Dental care for the elderly

    submitted by Dr. Michael Spadafora, D.D.S., Bucks County Dental Design,

    Caring for elderly patients in the dental office can be challenging, but also extremely gratifying.

    It is a wonderful feeling of accomplishment to see a patient age while maintaining healthy teeth and gums. This is rarely achieved without truly focusing on oral health.

    One major problem that senior citizens can encounter is the condition of Xerostomia, or dry mouth.

    While the name sounds frightening, the actual effects on the mouth can range from a nuisance to serious.

    Dry mouth is a condition where the salivary glands do not produce the normal amounts of saliva. Saliva is essential to good oral health.

    It acts as a neutralizer for the natural acidity of the mouth. In addition to making chewing and swallowing easy, saliva is a natural mouth cleanser.

    When the salivary glands stop working, the patient can experience a significant increase in dental caries (decay) around existing restorations and natural teeth.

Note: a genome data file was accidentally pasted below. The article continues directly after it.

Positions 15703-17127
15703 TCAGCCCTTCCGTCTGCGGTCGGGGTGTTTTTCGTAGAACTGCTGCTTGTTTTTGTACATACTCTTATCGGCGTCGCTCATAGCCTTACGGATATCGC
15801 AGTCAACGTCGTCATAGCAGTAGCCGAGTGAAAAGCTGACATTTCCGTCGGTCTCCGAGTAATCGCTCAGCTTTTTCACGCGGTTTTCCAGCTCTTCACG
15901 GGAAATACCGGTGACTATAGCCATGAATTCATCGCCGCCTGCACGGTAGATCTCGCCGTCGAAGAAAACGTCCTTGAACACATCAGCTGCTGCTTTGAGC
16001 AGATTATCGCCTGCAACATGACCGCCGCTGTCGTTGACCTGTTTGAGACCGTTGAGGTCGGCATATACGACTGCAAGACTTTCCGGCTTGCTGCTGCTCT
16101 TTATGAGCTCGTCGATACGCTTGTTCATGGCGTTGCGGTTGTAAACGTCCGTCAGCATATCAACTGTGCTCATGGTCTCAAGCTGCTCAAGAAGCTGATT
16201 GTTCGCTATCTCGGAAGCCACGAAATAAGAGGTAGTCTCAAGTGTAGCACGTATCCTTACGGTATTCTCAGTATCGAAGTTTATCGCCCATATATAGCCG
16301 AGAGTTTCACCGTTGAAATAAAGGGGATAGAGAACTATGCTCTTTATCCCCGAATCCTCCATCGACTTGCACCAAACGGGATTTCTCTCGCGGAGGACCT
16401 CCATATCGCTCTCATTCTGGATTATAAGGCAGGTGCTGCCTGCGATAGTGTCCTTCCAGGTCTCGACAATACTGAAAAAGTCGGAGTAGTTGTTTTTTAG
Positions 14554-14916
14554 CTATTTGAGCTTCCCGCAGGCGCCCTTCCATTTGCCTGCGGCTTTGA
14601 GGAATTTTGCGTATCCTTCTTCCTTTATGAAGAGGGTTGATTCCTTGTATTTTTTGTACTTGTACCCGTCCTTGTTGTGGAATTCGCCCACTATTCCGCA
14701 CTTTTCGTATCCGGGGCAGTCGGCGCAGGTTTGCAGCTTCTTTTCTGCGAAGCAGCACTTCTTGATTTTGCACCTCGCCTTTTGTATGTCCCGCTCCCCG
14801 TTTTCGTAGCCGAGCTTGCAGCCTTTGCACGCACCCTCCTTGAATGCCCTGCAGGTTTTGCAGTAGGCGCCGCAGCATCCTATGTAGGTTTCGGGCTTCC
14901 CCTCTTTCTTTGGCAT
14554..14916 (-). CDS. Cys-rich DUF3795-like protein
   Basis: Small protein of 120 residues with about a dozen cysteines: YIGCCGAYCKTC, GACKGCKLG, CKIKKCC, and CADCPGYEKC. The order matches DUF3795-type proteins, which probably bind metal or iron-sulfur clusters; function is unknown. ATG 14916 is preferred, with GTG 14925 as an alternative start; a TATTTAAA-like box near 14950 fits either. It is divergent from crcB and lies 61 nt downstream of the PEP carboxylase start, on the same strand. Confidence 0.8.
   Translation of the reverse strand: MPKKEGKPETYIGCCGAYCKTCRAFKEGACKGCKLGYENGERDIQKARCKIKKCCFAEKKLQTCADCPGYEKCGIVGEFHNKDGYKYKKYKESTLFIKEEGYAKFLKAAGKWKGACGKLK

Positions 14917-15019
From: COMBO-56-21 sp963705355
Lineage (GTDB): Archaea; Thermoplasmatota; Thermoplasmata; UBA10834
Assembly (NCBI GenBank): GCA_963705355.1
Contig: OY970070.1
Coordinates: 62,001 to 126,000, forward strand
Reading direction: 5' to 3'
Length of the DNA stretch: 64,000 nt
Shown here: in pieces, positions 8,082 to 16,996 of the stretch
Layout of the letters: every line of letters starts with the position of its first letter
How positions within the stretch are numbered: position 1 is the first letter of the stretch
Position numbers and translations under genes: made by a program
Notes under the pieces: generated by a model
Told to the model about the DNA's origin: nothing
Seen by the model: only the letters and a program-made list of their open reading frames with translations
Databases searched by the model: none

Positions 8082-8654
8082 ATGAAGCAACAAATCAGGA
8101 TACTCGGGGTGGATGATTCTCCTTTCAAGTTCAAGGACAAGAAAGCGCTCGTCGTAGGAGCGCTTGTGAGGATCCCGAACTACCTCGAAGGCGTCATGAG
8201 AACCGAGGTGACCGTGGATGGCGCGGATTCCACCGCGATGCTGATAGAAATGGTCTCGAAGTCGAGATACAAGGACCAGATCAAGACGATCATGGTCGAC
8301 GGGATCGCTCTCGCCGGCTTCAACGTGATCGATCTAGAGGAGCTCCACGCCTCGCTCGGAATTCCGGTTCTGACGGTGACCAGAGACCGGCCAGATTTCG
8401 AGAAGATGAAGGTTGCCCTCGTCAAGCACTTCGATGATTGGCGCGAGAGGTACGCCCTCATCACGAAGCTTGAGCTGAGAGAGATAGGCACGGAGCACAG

Coupled with decreased dexterity (for brushing and flossing) and increased medical issues, you have a recipe for “dental disaster.”

    Common causes of dry mouth include medications, smoking, side effects from certain illnesses, and injury to the salivary glands from cancer treatment.

    Regardless of the cause, dry mouth needs to be addressed.

    The first step is a visit to your dentist.

    He may consult with your physician about your medications and any possible changes that could be made to help alleviate the condition.

    In addition to thoroughly checking your teeth for evidence of decay, the dentist might recommend a fluoride rinse or gel. Of course, regular teeth cleanings are imperative.

    Other lifestyle changes may provide some relief from the condition.

    Chewing sugar free gum, avoiding mouthwashes that contain alcohol, and avoiding caffeine are easy things to try. 

    Also, sipping water may decrease your symptoms. Over the counter products are available, with varying degrees of success.

    If all else fails, talk to your dentist about a prescription medication to deal with Xerostomia.

    While a senior may be reluctant to add another medication to his health routine, it might be necessary to counteract the side effects of this troublesome condition.

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